Because Myers is such a colossal bore as a character, so readily deemed pure evil as to remove anything remotely interesting, I was grateful that Halloween Ends chooses to be something else for most of its running time, precisely the evolution of a killer. Characters that are just born as soulless evil don’t require much in the way of understanding or back-story. This movie decides to spend the majority of its time setting up a protégé figure for the big bad boogeyman, so much so that you could cut the scant Myers appearances in his subterranean lair and make the first half of this a completely different movie. It’s proof that Green and his screenwriters weren’t just coasting from creative inertia of delivering the same-old same-old. There is an actual story here that wants to explore elements of the franchise that have been dormant and chronicle how a young man can fall onto a dark path and lose himself. It’s the appeal of the dark side, and it’s personified in one young man’s journey. It’s the serial killer origin structure, and it mostly works. I was far more interested in Corey than anything else happening in Ends. The prologue establishes him as misunderstood and an outcast, blamed for an accident that nobody seems to think was actually an accident. It’s about how the ailing town treats this young man and how he tries to reform after tragedy, only to be met with suspicion and resentment. Getting to know Corey’s limited world and watching him succumb to his darker impulses, it’s like a little side story that you never would have known existed in the larger Halloween universe so often dominated by the endlessly wheel-spinning Laurie vs. Michael drama. I’m not going to say that the screenplay was nuanced and populated with three-dimensional characters, and the pacing of Corey’s descent is indeed rushed, but I appreciated the efforts to try something different.
Another issue I have is that first-half Laurie and second-half Laurie feel like two totally different characters. This version of Laurie Strode feels like a completely different character from the prior two Halloween movies that shaped her as a grizzled, obsessive, survivalist loner. This version is making awkward meet-cute small talk in grocery stores and burning pies she’s determined that her granddaughter will eat because of nascent Strode family traditions. Who is this woman? I know some time has passed from the previous movie, but where is the response or lingering grief over the loss of her daughter, the same person she spent years preparing to defend herself against the return of Myers and then was killed by him anyway. For all the weight given to this passing, it feels like an afterthought and that is bizarre. It’s as if Laurie’s daughter never existed for all the impact that her murder has on this story. Once Corey and Allyson become a romantic pair, that’s when something clicks over with Laurie and she recognizes the danger this boy represents, and then she becomes the overly protective mother (granted, her instincts are correct, but the characterization is blah). There was potential to explore the continued strained relationship between the different generations, but Allyson mostly comes across as the naïve child who just wants to run away with her dreamy new broody boy. Had the characterization for Laurie and Allyson been more coherent, and meaningfully tied to the past events in the new trilogy, I think it would have better aided the aims of the Corey examination.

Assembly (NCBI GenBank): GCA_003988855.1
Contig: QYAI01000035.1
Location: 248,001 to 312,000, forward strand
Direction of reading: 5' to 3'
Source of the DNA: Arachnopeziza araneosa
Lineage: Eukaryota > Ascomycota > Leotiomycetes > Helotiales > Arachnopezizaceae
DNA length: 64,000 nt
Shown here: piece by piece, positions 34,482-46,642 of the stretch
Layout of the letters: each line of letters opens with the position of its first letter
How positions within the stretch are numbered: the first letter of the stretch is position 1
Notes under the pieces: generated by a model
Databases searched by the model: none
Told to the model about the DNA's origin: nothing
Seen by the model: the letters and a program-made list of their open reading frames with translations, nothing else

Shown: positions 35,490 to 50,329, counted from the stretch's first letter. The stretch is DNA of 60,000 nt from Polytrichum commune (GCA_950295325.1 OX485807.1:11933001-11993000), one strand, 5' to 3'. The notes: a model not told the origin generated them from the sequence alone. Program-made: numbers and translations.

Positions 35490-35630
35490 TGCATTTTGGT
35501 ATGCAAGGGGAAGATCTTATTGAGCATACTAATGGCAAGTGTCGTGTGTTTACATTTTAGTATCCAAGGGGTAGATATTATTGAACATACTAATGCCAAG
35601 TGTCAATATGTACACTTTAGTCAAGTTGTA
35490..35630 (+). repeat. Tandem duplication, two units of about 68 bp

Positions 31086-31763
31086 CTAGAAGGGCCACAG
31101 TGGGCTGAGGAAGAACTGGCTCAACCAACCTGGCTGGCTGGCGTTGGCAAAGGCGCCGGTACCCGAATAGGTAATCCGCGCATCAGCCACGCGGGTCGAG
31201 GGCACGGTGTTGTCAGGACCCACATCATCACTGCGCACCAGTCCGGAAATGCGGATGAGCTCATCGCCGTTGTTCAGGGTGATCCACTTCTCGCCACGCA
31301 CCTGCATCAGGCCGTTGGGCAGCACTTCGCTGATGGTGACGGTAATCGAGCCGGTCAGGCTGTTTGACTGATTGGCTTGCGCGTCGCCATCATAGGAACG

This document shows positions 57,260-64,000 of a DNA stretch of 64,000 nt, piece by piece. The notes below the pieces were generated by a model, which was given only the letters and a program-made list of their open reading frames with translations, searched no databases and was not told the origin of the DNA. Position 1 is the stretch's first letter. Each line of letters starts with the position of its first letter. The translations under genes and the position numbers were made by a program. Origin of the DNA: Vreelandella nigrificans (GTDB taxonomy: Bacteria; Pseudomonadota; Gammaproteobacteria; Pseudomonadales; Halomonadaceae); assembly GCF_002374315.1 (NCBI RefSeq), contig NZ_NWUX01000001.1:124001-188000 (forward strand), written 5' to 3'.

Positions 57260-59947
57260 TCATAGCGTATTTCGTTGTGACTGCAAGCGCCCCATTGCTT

Say what you will about the Halloween series stretching things out over its two lesser sequels, but Green and company add a definitive end note to their title. The degree to which the movie seeks definitive closure is almost comical. It feels like Green is saying to the studio, “Okay, this time it’s really, really over. There is absolutely no coming back from this. That’s it.” This sequence of finality goes so many steps beyond confirming its ending that I began to chuckle to myself at the absurdity of the movie telling its audience that this is the serious end. We go beyond beating-a-dead-horse territory into making the dead horse into a vase that is then shattered, and then the pieces thrown into a fire, and then the ashes launched into space. Of course, all of this will depend on the box-office viability of the movie and whether or not its parent company wants to squeeze even more money from the 40-year franchise (maybe an H50 in 2028?). After all, picking and choosing specific sequels to eliminate from franchise canon has become more popular, as evidenced by the 2018 movie blinking every sequel out of existence for its timeline, so all of these would-be definitive events can just be erased as easily by another sequel. That’s the nature of popular horror: everybody dies but nobody ever stays dead for long.
As slasher thrillers go, there’s probably not enough going on here to appeal to your baser desires, as there is no real memorable or gruesome kill. As a character study, there’s not enough careful development and plotting to reward exploring an offshoot to this universe. It’s fascinating to me, at best a middling fan of the Halloween series, how this sequel seems to simply not care about being a Halloween sequel, hence the shelving of Myers for so long, as well as the inconsistent characterization of Laurie and lack of follow-through, and the shirking of extensive gore and terror. I loved the strange detail that the friend group that bullies Corey aren’t a group of roided-out jocks but… marching band geeks (granted, with unchecked privilege). I loved how the movie goes above and beyond to persuade its conclusive ending, even closing out on the “Ends” of the title. You can almost feel certain degrees of disdain that Green and company have to create this added content, a misshapen denouement to the better climax in 2018. I guess there’s nothing stopping anyone from pretending these sequels are non-canonical, and it’s likely only a matter of years before the studio does the exact same thing to reignite the series. Halloween Ends is a strange, frustrating sequel that struggles to be a Halloween movie, for better or worse.